Final frontier is U’s new baby

Jake Kapsner

NASA signaled lift-off to the University on Sept. 11 for a five-year, $13 million space mission to study the earth’s magnetosphere.
Called the Inner Magnetosphere Explorer, the project entails building and deploying a satellite in 2001 to study the forces at work within electrical and magnetic fields surrounding Earth.
These forces dramatically affect particles released from the sun. The interaction generates visually arousing auroras but also poses danger to astronauts, spacecraft and satellite communications.
The research is unique because the University will conduct the entire project from start to finish with little NASA involvement, said the project’s principle investigator John Wygant, assistant professor of physics.
The University proposal — along with another from the University of California-Berkeley — was selected from a pool of 29 applicants as part of NASA’s new University-class Explorers program.
The NASA program aims to conduct frequent scientific missions for less money while involving students, said Louis Kaluziemski, program scientist. “It’s sort of the faster, better, cheaper approach,” he said.
“The program is designed around the idea that … you can have a small, focused team of people that define the entire mission, as opposed to involving all of NASA,” Wygant said.
The University leads a team of researchers from different institutions working on different parts of the project. Minnesota scientists will build the satellite’s central instrument and control computer. The University of Colorado will build the spacecraft and other institutions will build additional scientific instruments.
Similar missions have cost NASA more than $200 million in the past, said project manager Keith Goetz, a University physicist.
The researchers said a tight budget will necessitate creative designs, and that they’ve already found cheaper ways to blast off.
Although the cheapest launch vessel can cost $10 million, the satellite will hop a ride into orbit on an Air Force Titan IV rocket for about $1 million, Goetz said.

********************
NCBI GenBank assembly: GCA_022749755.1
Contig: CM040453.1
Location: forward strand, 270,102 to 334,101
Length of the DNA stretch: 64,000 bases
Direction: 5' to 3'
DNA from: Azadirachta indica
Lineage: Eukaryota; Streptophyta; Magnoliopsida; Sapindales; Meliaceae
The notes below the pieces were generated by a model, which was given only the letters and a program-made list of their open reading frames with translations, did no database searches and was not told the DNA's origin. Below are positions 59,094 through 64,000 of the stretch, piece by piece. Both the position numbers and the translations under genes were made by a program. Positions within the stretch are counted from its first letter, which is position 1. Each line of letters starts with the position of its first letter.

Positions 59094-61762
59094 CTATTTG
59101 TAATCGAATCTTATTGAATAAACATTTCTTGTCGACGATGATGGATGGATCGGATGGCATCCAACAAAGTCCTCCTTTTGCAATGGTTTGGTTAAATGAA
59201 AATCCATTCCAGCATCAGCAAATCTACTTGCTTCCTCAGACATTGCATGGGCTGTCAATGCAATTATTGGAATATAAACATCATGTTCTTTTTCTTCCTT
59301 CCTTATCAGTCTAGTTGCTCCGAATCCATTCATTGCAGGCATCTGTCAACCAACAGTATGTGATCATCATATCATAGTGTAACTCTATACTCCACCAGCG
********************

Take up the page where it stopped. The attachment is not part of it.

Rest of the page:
A speedily approaching launch date means numerous University students will help the four University physicists develop the research project, Wygant said.
The 2001 launch date coincides with the peak of an 11-year solar cycle, a time when the sun emits maximum solar wind and intensely affects the Earth’s magnetic fields.
Such increased activity in the Van Allen radiation belts — the inner most portion of the Earth’s magnetosphere — should give dramatic results.
The magnetosphere is where the Earth’s magnetic field controls the motion of charged particles.
“The particles aren’t nearly as energetic when they leave the sun as when they enter the Van Allen belts, and that’s what we’re studying,” Wygant said.
The University project is part of a larger, ongoing effort to understand how interactions between solar particles and the magnetosphere cause malfunctions in advanced electrical instruments like satellites and high-flying airplanes.
The researchers will study plasma activity in the radiation belts, something that occurs throughout the universe in pulsars, supernovas and near stars. Goetz said galactic distances prevent a direct physical study of plasma, a gas made of charged particles.
“We can stick our spacecraft right in the middle of it, because it’s close to the Earth,” Wygant said, “and can study the actual processes which energize these particles.”
Plasma, such as candle flame, is considered the fourth state of matter and thought to comprise 99 percent of the universe, Goetz said.
This is the first time a spacecraft will be able to study what’s happening within the belts, he said.